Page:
(Searches through citations and the full text) The Carleton Miscellany was a nationally acclaimed literary magazine published quarterly at Carleton College from 1960-1980. Contains essays, poetry, short stories, and more.
Resource Type: Literary Texts
(Searches through citation information) Search across thousands of digital collections from libraries, archives, and museums. This tool provides descriptive information about each resource and a link back to the full item in its institutions’ digital collection.
(Searches through citation information) Search for library materials, especially books, that Carleton may not have. You can include searches for articles if desired. When you find something you want, order it through ILL by clicking the “Request via Illiad” link.
(Searches through citations and the full text) A renowned collection of Latin and Greek texts with translations. It includes epic and lyric poetry, tragedy, comedy, history, travel, philosophy, and oratory, as well as medical, mathematical, and religious texts. Texts in the online Loeb Classical Library may be bookmarked, annotated, and highlighted but may not be …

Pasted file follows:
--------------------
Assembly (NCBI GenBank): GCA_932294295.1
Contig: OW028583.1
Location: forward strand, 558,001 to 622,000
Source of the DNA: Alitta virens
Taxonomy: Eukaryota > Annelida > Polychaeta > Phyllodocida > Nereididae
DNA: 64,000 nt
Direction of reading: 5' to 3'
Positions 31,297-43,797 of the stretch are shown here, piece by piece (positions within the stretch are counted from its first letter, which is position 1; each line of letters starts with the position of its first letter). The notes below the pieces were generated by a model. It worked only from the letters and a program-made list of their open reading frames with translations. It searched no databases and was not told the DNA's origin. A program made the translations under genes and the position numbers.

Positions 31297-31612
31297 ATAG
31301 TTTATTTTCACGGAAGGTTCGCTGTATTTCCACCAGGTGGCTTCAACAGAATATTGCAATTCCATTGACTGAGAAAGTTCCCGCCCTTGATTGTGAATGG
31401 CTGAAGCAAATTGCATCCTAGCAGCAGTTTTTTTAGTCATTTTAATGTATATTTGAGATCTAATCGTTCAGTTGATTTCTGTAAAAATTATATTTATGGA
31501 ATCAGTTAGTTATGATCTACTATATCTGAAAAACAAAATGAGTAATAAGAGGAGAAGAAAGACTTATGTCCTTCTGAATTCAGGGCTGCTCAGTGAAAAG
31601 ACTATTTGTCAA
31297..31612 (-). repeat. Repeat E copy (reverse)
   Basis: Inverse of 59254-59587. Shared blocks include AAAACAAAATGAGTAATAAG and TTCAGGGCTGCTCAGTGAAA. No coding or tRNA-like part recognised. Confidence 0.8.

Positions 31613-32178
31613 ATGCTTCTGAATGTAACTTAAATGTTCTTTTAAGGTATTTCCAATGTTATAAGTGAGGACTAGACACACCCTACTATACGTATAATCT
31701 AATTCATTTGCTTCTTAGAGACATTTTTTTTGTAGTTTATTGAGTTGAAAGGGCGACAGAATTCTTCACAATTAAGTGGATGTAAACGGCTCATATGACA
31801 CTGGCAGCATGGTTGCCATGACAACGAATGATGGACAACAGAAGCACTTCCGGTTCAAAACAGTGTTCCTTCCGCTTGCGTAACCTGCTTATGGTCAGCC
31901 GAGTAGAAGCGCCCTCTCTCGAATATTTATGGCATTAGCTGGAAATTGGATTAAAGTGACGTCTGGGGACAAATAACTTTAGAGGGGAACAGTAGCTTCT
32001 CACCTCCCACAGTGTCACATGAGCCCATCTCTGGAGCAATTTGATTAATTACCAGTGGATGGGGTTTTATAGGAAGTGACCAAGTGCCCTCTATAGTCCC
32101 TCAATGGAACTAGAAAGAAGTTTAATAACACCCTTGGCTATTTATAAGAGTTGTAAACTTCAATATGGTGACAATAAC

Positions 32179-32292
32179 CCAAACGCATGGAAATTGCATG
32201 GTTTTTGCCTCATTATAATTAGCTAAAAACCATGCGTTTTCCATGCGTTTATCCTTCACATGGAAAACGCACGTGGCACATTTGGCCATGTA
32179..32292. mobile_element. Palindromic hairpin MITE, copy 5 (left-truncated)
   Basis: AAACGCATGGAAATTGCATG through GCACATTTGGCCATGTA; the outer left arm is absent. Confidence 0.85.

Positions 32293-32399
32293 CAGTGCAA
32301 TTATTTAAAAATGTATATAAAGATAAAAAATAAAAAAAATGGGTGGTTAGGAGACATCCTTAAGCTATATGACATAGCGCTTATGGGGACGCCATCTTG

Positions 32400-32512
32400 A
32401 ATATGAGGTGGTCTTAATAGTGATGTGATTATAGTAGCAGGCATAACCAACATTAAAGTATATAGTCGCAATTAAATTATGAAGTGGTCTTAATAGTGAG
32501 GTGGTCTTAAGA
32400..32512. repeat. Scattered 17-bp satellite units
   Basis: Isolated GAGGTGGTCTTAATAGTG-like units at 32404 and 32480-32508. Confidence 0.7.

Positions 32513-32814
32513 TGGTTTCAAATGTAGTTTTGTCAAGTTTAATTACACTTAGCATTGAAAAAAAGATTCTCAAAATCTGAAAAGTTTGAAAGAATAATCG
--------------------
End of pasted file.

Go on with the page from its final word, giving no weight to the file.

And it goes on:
Search the collections of Carleton and St. Olaf College libraries.
(Searches through citations and the full text) A collection of early English books and tracts, 1475 – 1700.
(Searches through citations and the full text) This digital collection contains books, pamphlets, broadsides, and ephemera published in America from 1652-1900, all full-text searchable.
(Searches through citations and the full text) Search through the texts by pre-Victorian women writers, 1400-1850.
Includes virtually all Greek texts surviving from the period between Homer (8th century B.C.) and A.D. 600 and the majority of surviving works up the fall of Byzantium in A.D. 1453. Users must set up a free online account in order to access the full corpus.
(Searches through citations, subject indexing, and abstracts) Considered the most comprehensive source for Latin lexicography, includes full text of literary works, inscriptions, and other documentary evidence written in Latin from 400BCE to 600CE.